What do we mean by the phrase, work-life balance? I have found from my years of experience that creating a balance between career obligations and personal responsibilities always seems to be a juggling act. What may seem balanced at one point in life will seem out of kilter at another time.
The Early Years
In my early years of career development, I was quite willing to sacrifice personal time to get the job done. Working overtime was an everyday occurrence as I was trying to establish myself as a competent team player who was vital in the success of our organization.
Young and single, my early career years were spent working for a non-profit history museum. It was a well-worn habit for me, responsible for the educational programming and marketing, to work during office hours to complete scheduling and planning responsibilities, attend meetings and administer training programs. In my briefcase, I would take home the nightly paperwork that I felt compelled to complete—writing my news releases and educational curricula. Big mistake!!
After a few years of this schedule, I began to realize that I was suffocating from lack of quality, personal time and lack of rejuvenation. The organization was no better off having my working these hours, and I found myself wasting valuable time during the day on menial tasks when I could have been doing my writing.
Sometimes it takes others who rely on you and depend on your support to push things to the limits. Being single is one thing. Being married with a son is another. This workaholic schedule worked when I was single, but having a family forced me to reconsider my priorities and make necessary changes. Yes, I worked more efficiently during the day but left the work on my office desk.
Also, I began to re-examine my life goals, talents and passions. I determined that I like to teach, have talent as a teacher, and feel inspired by helping others learn. But that doesn’t mean this learning has to take place in a classroom or museum setting—where I initially taught. Sometimes these life transitions are the best triggers to kick you into a transition gear and take a hard look at reality and where you are going.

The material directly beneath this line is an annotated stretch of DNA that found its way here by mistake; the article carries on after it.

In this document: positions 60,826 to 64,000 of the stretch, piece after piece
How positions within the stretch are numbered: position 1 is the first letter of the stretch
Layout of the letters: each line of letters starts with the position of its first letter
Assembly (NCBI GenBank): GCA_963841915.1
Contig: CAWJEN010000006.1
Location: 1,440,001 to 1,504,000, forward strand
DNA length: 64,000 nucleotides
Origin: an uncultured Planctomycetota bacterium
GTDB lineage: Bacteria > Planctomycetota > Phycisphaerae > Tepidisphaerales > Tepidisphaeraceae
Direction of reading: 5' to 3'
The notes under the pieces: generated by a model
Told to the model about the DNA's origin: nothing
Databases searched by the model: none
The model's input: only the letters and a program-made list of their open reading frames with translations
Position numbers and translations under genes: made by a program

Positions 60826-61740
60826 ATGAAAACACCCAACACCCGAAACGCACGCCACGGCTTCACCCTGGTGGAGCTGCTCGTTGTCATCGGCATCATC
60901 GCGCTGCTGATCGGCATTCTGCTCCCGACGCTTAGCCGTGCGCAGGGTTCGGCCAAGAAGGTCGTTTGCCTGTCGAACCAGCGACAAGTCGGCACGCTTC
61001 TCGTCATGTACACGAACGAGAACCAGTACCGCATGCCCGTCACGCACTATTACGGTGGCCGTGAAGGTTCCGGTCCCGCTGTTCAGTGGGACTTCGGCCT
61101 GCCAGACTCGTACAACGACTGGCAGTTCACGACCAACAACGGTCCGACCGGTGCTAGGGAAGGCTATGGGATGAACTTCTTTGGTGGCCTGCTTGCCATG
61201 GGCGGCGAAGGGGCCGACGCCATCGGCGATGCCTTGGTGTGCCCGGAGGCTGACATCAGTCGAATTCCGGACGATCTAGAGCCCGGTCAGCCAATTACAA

I left my full time job and followed my heart to complete my Ph.D. in Instruction and Learning and have been involved in corporate training and personal coaching ever since. My passion has always been to help others find fulfillment in their life’s endeavors, and making the switch to a more entrepreneurial business approach has allowed me to find a comfortable balance between work and personal responsibilities.
In this chapter of my life, I could enjoy working as an entrepreneur, responsible for my work schedule and also, I could spend quality time with family and friends. By this time, I was a mother of two boys and enjoyed spending time with the family activities.
The balancing act between professional and personal life requires trade-offs. Each chapter has a different combination of how time is spent and how you focus your attention. Women can have it all—just not at the same time. That’s the secret behind work-life balance.
My best advice, just like building a business plan, women need to build a set of goals and a vision for themselves. Then, get started.
Great article! Women today are so powerful, with the challenges of raising children and spending time with family you would think its impossible to focus on your career as well but yet there’s so many women doing just that. It’s quite inspiring.
Veronica Nguyen says
I found that balancing my life gave me more results and kept me on top of my overall goals. Great advice!